The blue green hills. The warm damp air, not humid exactly, but rather soft and enfolding, making joints supple, hearts light.
The schoolchildren in the early morning, crisp in their school uniforms, khakis and ties for the boys, tunics and white blouses for the girls, waiting at bus stops along the main roads for the day to start.
The smell of the place. Salty. Green. The houses I remember, the ones I dreamed in, the shops with shutters in bright colors, hand painted signs.
The sea sounds along the airport road, the cars careening, never colliding, the new mall where the supermarket used to be, my old school building.
My mother, peering down the hallway excitedly, a tiny stooped figure with guileless anticipation, waiting for the first glimpse of me.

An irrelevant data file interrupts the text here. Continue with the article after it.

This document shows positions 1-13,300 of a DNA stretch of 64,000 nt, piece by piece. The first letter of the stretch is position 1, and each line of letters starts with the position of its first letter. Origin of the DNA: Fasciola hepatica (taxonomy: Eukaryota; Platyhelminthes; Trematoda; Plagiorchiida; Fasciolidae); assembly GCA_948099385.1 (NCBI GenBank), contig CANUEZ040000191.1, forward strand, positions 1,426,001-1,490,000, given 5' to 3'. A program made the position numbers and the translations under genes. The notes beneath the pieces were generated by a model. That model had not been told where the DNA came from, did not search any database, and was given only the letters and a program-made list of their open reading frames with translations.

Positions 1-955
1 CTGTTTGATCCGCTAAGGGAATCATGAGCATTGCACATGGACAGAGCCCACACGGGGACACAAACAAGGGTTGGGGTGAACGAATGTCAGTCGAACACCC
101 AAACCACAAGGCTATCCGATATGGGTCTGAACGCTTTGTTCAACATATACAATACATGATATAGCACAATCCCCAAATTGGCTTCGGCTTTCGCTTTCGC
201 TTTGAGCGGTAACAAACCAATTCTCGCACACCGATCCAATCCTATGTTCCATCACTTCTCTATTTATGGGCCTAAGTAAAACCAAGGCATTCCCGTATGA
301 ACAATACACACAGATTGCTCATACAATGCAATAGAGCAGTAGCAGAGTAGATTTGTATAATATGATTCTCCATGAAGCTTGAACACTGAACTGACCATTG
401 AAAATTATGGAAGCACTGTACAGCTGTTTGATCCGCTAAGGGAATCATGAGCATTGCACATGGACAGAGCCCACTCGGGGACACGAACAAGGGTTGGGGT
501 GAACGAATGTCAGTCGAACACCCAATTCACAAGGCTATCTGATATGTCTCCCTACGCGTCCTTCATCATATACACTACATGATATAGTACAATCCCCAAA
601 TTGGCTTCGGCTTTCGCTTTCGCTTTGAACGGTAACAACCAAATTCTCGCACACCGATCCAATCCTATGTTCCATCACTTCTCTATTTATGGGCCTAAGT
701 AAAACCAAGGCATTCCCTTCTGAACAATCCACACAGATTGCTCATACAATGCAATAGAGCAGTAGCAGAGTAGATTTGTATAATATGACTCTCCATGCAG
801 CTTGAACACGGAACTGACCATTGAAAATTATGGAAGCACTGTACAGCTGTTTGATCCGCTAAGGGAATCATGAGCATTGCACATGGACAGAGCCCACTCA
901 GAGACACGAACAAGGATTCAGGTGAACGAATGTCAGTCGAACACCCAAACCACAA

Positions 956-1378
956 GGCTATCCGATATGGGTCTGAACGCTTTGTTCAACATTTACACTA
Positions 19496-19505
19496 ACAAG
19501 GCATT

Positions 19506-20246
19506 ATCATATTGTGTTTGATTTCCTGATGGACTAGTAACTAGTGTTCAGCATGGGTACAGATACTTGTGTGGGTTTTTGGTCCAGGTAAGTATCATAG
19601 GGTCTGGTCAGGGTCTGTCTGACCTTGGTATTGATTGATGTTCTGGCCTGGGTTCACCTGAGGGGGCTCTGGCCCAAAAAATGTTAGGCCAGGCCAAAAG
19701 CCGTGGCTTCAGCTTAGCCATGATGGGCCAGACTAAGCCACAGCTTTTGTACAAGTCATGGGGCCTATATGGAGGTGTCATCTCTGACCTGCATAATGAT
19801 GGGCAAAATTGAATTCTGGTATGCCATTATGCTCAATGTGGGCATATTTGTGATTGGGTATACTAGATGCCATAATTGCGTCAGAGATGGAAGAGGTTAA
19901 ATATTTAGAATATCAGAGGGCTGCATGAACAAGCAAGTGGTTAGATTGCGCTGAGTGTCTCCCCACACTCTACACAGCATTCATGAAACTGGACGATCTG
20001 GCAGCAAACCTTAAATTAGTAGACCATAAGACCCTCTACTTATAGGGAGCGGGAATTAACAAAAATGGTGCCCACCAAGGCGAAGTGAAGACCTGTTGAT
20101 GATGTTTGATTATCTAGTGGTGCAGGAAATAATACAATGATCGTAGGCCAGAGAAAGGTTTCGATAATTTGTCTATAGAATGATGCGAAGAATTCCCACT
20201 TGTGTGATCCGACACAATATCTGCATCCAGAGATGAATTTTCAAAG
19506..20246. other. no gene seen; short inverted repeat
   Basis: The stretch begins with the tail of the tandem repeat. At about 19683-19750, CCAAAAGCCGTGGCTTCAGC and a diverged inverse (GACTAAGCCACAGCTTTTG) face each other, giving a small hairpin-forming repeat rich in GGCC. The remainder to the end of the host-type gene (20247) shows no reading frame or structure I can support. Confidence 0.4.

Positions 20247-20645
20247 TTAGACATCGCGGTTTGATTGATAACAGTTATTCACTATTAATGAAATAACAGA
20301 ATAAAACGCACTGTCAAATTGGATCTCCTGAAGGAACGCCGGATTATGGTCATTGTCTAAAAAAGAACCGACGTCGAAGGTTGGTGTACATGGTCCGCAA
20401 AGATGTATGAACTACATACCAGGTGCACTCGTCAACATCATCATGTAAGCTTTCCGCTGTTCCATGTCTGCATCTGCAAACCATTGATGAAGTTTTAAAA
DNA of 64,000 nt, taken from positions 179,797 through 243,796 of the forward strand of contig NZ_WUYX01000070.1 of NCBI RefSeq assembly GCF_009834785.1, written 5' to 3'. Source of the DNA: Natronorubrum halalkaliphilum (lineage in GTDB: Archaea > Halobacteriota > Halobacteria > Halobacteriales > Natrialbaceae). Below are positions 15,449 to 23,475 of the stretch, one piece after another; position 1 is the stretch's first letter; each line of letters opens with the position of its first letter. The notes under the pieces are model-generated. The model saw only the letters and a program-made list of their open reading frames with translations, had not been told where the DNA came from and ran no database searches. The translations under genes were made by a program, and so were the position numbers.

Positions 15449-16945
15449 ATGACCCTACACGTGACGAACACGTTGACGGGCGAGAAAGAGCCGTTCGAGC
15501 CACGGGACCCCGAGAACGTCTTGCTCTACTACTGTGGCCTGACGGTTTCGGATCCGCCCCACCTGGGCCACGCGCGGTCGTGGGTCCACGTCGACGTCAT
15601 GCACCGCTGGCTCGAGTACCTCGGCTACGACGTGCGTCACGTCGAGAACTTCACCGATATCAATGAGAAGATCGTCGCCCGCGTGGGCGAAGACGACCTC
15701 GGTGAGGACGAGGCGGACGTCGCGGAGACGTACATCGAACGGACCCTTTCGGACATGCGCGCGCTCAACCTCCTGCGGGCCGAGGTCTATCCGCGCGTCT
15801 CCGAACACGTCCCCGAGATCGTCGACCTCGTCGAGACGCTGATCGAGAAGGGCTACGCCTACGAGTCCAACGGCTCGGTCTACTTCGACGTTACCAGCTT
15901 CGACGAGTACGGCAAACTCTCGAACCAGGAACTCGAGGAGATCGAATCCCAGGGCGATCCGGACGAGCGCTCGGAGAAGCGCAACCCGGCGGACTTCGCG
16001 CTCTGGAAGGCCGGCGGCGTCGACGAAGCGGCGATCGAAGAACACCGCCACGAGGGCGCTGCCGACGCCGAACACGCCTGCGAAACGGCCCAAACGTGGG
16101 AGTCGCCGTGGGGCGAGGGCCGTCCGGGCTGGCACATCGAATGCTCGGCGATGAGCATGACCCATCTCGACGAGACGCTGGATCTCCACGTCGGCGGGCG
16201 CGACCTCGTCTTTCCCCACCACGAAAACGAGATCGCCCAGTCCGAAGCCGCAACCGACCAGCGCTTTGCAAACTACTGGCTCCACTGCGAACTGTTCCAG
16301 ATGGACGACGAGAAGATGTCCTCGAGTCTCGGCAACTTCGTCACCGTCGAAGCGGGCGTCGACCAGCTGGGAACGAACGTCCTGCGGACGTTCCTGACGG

My niece and nephew, 10 and 8, faces fresh as the day, in bright green shirts and blue shorts, sitting straight backed at the breakfast table, greeting me politely, even formally, yet the smile in my nephew's eyes says he's ready to play.
My brother stirring condensed milk into bold black coffee. Ackee and saltfish warming. My mother's thin arms reaching up to surround me.
The place where one is made will always be home.
How could I have forgotten?